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a curtain, and hear without being seen. This was done, the judge in question observing that it would not make the slightest difference, for that he should know his piper out of the crowd. Accordingly, when all the pipers played in their turn, this wise judge nodded his head at a certain performance, and said, “That's my piper !' Other pipers followed, but the judge in question voted that the prize should be given to 'my piper.' It so happened that the other judges agreed that this particular performer was the best, so that they had no hesitation in deciding to give him the prize. He was ordered in, and, alas ! the laird's ears had been mistaken, for, instead of the winner being his piper, he was the piper of his particular foe, between whom and whose clan there had been a perpetual feud since the days of—well, let us say-Ossian.

These bagpipe contests still form a portion of the socalled 'amusements’ pertaining to 'the Scottish fête, and they have never been described in a more amusing way than in Punch of July 19, 1851, where Mons. Clairvoyant writes his feuilleton to Le Canard de Paris, and gives a description of the Scottish fête at Lord Holland's park. Here is one paragraph of his account:- The day was glorious, that is to say, it did rain at great pours- but then, it always rains in Scotland—and I tell you it was a Scottish fête. I did get myself wet all through, but I make not any regrets, for it was a Scottish fête, and one is always soaked to the skin in Scotland, excepting in Mons. Scribe's operas. The music was much different to that in “La Dame Blanche,” though that is full of beautiful Scotch music, written by Boildieu, one Frenchman, who write better Scotch music than the Scotch themselves. Oh! it was too much. It did break open my head, it did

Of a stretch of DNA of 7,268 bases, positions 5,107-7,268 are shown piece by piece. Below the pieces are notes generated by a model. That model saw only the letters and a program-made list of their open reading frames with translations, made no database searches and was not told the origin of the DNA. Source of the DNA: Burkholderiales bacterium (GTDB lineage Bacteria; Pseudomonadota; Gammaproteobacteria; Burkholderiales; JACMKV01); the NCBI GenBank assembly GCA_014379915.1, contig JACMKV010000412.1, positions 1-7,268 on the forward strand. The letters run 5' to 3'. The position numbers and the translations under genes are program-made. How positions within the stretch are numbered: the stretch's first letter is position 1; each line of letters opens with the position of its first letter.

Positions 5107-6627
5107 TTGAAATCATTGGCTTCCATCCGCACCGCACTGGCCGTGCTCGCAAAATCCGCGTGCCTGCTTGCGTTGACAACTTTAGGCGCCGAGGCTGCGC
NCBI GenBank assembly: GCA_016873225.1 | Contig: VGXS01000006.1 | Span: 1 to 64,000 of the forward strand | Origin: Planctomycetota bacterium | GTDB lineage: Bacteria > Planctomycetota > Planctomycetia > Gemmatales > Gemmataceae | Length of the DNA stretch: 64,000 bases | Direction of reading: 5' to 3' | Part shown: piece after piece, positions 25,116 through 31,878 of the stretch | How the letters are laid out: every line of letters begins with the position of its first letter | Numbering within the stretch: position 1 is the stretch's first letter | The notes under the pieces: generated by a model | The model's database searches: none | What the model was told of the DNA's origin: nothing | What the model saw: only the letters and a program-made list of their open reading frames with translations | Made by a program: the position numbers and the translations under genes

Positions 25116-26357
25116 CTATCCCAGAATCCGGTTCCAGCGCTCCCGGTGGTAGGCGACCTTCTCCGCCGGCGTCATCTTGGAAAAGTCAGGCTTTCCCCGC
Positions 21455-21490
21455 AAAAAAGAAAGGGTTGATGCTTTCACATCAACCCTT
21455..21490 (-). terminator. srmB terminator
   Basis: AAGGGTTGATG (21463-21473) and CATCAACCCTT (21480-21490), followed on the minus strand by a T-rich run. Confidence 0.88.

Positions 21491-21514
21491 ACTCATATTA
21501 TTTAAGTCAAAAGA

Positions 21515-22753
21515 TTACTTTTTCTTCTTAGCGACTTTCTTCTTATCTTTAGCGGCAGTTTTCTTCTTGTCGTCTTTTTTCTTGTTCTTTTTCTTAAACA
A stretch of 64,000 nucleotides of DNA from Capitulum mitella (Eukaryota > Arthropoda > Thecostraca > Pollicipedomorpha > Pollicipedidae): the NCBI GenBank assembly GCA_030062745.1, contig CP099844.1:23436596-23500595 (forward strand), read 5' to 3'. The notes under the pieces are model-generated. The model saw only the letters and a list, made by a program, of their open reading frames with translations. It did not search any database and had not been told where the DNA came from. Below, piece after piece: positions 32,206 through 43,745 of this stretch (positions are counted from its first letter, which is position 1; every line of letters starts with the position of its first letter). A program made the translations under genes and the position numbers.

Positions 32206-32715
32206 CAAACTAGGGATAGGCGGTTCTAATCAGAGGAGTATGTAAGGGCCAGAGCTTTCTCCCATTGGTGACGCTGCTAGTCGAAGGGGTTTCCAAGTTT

split my ears, it did inflict pains on my stomach, with recollections of the cholera. It was the baggypipe ! Maudit instrument! It must be the music of the spheres below. It must be the veritable violon du diable! different to the one that St. Leon plays with Cerito in that charmant ballet. I am told there is not any nightingales in Scotland. On my faith I understand it well — the baggypipe has killed them all!' Whether this may be the cause or no, there are no nightingales in Scotland.* The Scottish poet, Grahame, calls the

Sweet redbreast, Scotia's Philomela ; And Sir Walter Scott, whose local colouring' of his poems is ever so correct, scarcely makes mention of the bird; and, in his three great poems of “The Lady of the Lake,' • Lay of the Last Minstrel,' and Marmion,' only one solitary passage is to be found in which the nightingale obtains a notice, and then only in the way of a passing simile. It occurs where Fitz-Eustace, the squire (where, by the way, had he heard the nightingale?), replies to Marmion, that, with Constance, their choicest minstrel is gone:

To dear St. Valentine no thrush
Sings livelier from a spring-tide bush,
No nightingale her love-lorn tune

More sweetly warbles to the moon.
If the groves that fringe the margin of Loch Lomond

* Weir's History of Greenock, however, says, that somewhere about the year 1780, "a nightingale, at least a bird that sung by night,' visited a garden, where Tobago Street now stands, "for two consecutive summers, to the great entertainment of the neighbours, and indeed of the major part of our worthy townsfolk, who used to assemble in crowds about ten o'clock at night, and continue delightedly listening to the warbling of the stranger, until the rising of the sun, which had invariably the effect of rendering him mute.' (p. 59.). As the rising of the sun never has this effect on the English nightingale, could these Scottish night-watchers have been deceived by an owl?

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were as resonant with nightingales as was the famous grove of Coleridge, surely the man with the baggypipes' would be put to shame and silenced.